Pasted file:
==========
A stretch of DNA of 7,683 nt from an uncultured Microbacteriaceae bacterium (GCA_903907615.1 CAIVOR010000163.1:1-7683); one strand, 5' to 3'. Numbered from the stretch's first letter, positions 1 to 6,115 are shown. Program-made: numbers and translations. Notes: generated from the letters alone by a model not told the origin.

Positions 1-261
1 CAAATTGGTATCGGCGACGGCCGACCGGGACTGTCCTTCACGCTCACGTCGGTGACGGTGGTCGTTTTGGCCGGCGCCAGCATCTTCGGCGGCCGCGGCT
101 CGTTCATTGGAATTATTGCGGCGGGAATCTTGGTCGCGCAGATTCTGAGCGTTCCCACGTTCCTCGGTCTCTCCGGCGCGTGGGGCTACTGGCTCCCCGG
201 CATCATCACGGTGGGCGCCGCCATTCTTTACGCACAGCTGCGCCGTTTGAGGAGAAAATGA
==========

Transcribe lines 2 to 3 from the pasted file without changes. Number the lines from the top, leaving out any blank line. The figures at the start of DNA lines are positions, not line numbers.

Positions 1-261
1 CAAATTGGTATCGGCGACGGCCGACCGGGACTGTCCTTCACGCTCACGTCGGTGACGGTGGTCGTTTTGGCCGGCGCCAGCATCTTCGGCGGCCGCGGCT